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The Curious Case of the Cape Cod Flamingo

Last weekend, an unusual site was seen in Dennis, Massachusetts, situated on Cape Cod's Mid-Cape section. This site may have been the first ever for the state of Massachusetts. This was the sighting of a flamingo wading in the waters at Chapin Beach. On Sunday evening, a fisher first spotted the bird and snapped a picture. At that point, another person in a kayak came over to witness the bird.


Later on Sunday, the photos were shared with bird watching groups online. Naturally, the site of a large tropical bird in New England raised doubts and suspicions. However, these doubts were eventually squashed as other eyewitnesses of the flamingo came forward, including another beach goer who took a video of the bird. A coordinator from the Massachusetts Audubon of Cape Cod confirmed the bird's presence in the state.


Flamingo spotted on Chapin Beach on Cape Cod. Photo by Samatha Roth

While this isn't the first flamingo sighting in the state of Massachusetts, it may be the first sighting of a wild flamingo in the region. This is the fourth documented case of a flamingo in Massachusetts. In 1965, a flamingo was spotted in Natick, but was concluded to be an escaped bird from captivity. This ruling came as an imported flamingo from the Dominican Republic was reported to have escaped from a resident in nearby Westwood prior to the sighting.



The year before the Natick sighting, a flamingo was spotted on Plum Island in May of 1964. This bird was found to have no clear connection to the Natick bird. The Massachusetts Avian Records Committee saw two votes to accept this bird as a wild sighting, however, the majority voted against, citing the date and dull plumage (and, of course, the unusual location) were not suggestive of a wild bird, so it was ruled another escapee.


Flamingo spotted on Plum Island in 1964. Photo from the Massachusetts Avian Records Commitee

The most recent sighting prior to 2024 came in 1985. This one’s status of being wild or not was never really considered as the bird was found to be a Chilean Flamingo. This type of flamingo naturally resides in South America, though the species has been introduced in other areas, such as Germany, where a group of birds escaped captivity and began breeding. The 1985 sighting was most certainly an escapee. A 1968 sighting in New Hampshire was also quickly confirmed to be an escapee.


Coming back to Dennis in 2024, Massachusetts Audubon of Cape Cod coordinator Mark Faherty believes this flamingo may indeed be wild rather than another escapee. This conclusion is supported by the potential ripple effect from Hurricane Idalia. Flamingos have a history of being pushed out of their natural areas by hurricanes.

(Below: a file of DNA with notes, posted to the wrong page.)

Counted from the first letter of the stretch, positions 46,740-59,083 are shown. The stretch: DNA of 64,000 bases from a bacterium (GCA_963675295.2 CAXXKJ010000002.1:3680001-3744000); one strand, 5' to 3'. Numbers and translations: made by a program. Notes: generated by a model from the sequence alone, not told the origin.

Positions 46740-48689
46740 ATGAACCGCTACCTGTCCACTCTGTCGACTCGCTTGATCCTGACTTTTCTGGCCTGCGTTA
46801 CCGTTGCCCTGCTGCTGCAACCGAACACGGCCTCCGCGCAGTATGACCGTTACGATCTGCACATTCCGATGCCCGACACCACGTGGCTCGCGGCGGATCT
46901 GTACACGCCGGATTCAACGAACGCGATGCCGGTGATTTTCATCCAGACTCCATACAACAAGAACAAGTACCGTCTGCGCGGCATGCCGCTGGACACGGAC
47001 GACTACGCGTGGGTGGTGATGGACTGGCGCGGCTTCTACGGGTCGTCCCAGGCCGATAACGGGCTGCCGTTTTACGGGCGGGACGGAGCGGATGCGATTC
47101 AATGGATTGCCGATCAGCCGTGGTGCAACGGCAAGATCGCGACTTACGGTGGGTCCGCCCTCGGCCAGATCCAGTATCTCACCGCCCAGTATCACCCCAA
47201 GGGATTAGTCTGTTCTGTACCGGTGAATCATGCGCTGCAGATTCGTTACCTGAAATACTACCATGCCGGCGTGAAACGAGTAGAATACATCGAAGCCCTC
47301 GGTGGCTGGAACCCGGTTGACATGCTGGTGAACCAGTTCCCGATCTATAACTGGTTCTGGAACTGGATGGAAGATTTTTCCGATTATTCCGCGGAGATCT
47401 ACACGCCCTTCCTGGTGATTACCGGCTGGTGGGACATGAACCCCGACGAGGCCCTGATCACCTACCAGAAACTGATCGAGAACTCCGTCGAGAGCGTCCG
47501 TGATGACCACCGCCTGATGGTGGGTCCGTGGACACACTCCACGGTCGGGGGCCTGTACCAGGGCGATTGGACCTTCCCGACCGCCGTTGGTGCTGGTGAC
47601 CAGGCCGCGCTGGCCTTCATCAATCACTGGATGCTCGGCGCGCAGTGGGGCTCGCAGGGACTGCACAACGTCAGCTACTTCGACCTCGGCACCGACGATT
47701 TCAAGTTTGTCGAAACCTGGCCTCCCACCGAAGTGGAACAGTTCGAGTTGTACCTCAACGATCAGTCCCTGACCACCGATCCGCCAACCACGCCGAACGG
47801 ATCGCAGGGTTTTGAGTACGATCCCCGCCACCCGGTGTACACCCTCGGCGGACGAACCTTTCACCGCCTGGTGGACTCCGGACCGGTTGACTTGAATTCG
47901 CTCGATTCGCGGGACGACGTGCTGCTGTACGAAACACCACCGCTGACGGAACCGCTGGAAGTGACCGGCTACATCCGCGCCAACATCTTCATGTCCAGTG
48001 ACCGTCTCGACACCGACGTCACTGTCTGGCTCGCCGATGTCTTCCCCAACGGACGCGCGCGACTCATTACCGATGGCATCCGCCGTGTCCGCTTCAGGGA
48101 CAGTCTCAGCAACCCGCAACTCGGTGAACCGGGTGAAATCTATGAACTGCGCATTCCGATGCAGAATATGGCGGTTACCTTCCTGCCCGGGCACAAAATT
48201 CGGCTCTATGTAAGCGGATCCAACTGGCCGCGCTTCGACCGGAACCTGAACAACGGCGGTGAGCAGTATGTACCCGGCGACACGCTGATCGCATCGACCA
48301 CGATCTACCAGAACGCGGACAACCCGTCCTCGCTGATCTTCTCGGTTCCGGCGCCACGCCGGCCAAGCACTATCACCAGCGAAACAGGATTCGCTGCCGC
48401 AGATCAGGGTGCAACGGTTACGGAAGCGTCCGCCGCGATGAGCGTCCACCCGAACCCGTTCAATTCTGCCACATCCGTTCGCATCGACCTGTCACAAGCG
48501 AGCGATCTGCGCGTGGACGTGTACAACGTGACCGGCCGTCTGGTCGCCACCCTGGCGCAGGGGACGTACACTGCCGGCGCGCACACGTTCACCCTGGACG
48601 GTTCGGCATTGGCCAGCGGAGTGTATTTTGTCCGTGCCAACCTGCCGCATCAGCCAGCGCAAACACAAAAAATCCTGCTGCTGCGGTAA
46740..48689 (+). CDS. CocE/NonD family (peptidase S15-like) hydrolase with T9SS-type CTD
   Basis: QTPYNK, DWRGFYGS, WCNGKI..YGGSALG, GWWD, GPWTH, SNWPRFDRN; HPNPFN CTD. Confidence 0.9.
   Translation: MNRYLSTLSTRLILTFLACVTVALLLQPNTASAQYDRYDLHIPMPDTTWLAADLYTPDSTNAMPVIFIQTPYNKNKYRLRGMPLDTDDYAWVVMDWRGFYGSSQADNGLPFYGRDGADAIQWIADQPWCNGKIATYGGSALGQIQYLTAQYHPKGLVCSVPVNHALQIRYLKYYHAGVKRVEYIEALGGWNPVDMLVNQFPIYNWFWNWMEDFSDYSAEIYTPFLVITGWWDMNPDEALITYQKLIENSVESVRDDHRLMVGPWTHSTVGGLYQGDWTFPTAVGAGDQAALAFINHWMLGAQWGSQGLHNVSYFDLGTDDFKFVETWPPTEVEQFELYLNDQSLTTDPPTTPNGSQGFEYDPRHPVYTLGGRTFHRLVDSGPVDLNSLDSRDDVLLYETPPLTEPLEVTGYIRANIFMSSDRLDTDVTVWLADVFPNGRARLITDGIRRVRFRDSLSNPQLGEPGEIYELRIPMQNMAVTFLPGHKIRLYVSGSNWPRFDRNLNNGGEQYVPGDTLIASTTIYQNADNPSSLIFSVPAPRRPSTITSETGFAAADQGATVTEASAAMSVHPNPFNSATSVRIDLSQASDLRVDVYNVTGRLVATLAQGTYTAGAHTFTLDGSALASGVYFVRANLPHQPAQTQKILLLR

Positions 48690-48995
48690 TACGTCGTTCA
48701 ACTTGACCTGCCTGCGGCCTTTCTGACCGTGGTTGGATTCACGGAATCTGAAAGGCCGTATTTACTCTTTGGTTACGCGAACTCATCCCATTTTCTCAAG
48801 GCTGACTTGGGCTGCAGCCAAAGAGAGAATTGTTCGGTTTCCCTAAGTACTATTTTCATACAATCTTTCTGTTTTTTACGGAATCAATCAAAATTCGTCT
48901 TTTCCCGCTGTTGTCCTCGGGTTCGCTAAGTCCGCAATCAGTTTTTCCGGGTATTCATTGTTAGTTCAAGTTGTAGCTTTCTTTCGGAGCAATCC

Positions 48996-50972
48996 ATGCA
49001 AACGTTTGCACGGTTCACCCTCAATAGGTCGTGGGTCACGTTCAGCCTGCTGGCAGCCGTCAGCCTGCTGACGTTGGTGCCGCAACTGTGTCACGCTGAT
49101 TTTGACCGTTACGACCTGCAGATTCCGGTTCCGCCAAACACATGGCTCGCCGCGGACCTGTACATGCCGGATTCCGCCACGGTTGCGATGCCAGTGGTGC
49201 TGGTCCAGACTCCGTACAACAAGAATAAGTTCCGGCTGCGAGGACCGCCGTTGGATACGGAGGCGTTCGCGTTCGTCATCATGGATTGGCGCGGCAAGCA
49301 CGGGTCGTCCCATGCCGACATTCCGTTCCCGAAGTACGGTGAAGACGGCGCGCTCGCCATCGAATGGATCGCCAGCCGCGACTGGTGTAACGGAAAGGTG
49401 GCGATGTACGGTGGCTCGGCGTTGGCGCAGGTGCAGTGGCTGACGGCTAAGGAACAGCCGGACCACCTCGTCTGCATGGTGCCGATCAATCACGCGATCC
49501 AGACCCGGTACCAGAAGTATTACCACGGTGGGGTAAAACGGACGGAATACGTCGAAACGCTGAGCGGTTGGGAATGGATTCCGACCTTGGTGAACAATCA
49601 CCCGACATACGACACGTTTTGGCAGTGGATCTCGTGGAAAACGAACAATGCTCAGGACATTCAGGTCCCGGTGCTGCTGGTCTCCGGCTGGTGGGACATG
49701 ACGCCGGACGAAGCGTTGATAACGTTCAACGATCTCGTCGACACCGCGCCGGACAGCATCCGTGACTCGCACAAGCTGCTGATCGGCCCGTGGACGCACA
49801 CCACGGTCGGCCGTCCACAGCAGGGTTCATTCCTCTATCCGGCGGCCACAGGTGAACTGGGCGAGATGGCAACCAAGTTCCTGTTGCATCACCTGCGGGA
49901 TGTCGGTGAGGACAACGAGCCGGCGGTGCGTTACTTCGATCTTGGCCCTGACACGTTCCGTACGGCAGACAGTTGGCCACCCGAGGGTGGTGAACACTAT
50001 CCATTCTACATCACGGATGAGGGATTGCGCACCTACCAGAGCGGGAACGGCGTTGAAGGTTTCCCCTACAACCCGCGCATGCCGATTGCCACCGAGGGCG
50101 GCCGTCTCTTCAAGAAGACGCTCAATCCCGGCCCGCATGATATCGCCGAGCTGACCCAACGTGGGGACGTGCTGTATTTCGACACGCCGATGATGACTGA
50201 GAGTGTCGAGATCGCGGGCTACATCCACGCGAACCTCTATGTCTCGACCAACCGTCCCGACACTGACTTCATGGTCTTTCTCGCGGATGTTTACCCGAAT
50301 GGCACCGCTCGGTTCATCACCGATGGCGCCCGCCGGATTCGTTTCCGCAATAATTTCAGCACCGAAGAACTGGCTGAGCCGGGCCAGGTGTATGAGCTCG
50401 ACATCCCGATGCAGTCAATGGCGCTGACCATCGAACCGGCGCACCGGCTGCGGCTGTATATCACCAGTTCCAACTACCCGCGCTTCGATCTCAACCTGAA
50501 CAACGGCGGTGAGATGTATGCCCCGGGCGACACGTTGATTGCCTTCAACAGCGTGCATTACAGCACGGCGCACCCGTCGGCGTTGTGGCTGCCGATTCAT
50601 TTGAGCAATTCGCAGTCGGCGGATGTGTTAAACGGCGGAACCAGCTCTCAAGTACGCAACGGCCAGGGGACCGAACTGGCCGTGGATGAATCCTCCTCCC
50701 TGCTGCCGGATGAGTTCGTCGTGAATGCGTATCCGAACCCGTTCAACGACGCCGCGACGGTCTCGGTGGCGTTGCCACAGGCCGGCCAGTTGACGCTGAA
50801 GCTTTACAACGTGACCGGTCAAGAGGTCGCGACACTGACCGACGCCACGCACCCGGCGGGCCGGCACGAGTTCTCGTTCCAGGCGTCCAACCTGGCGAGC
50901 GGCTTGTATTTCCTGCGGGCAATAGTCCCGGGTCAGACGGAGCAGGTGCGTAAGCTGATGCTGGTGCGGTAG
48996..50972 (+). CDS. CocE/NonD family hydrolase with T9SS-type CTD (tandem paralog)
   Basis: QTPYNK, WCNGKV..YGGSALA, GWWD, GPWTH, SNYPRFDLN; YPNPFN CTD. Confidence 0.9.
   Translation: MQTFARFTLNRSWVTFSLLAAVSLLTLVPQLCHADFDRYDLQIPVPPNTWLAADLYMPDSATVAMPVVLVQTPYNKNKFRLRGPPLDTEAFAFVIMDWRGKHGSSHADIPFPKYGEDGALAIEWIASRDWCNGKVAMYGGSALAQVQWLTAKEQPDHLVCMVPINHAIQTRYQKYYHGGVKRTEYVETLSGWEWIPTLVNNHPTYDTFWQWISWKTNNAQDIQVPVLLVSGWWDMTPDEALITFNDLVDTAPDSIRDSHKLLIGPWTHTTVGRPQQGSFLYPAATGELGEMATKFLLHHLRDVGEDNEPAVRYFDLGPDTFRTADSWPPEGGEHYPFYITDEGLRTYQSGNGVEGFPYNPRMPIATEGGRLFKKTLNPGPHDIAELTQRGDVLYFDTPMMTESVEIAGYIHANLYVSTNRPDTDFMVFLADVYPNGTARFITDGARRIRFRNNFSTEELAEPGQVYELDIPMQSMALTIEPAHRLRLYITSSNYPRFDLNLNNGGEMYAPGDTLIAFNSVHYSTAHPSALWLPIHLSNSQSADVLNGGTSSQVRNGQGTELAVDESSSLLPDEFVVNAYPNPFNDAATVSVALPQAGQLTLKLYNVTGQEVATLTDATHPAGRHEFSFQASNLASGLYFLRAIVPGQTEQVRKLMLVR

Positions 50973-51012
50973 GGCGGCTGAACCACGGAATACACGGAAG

Many wild flamingo sightings outside of usual locations are tied to a tropical cyclone, including a 1972 sighting in Maryland linked to Hurricane Agnes. In September of 2023, multiple flamingo sightings were recorded in unusual conditions, including areas as far north as Ohio and Wisconsin. These birds were linked to a breeding population in Mexico's Yucatan Peninsula that were almost certainly displaced by Idalia's fury in late August.


Hurricane Idalia's path in late August 2023:



Once flamingos are displaced by a large storm, they don’t immediately turn around and head back to where they were displaced from. Flamingos are generally not considered to be migratory. While some will move shorter distances seasonally, they typically don’t participate in long distance migration. When flamingos are flung longer distances from storms, they may wander around where they are rather than returning to where they came from. 


The birds that were spotted in northern areas in the late summer last year were gone by the middle of the fall. The flamingos likely began to move back southward as the climate cooled. With that said, Faherty mentioned that some of the displaced Yucatan birds were still living in Georgia, continuing to wander around. This lone flamingo may have gotten separated from their flock.


As the climate has begun to warm back up for the summer, one of these birds could have begun working up the coast, for unknown reasons. This could possibly be linked to the continued displaced status of the bird not knowing exactly where they are after Idalia, though this is just a theory. Shortly before the Cape Cod sighting, a flamingo was spotted on Long Island.


Photo by Richard Gifford

One of the big reasons why the 1964 sighting on Plum Island wasn’t ruled to be wild was due to the fact that the sighting couldn’t be clearly associated with a tropical cyclone. Whether or not the 2024 bird can be associated with Idalia will be questioned as the storm struck over nine months ago and there’s no way the flamingo survived a winter in New England. The previously mentioned theory of the bird coming north from Georgia after being displaced by Idalia will be something to be looked at very closely upon official review.


Since last weekend, there have been no more sightings of the bird in Massachusetts or New England. With that said, more sightings of a flamingo have been reported by those in Long Island, specifically on Cedar Beach this past Wednesday, according to sightings logged on Cornell University’s eBird app. While not confirmed, Faherty believes this is the same flamingo. The bird will likely continue to wander back southward, to more familiar territory.


The Massachusetts Avian Records Committee will need to review and vote on whether this bird was indeed wild. Preliminary signs point to this being the first confirmed wild flamingo in the state’s history, but the official report will come after the committee meets and reviews this sighting. 


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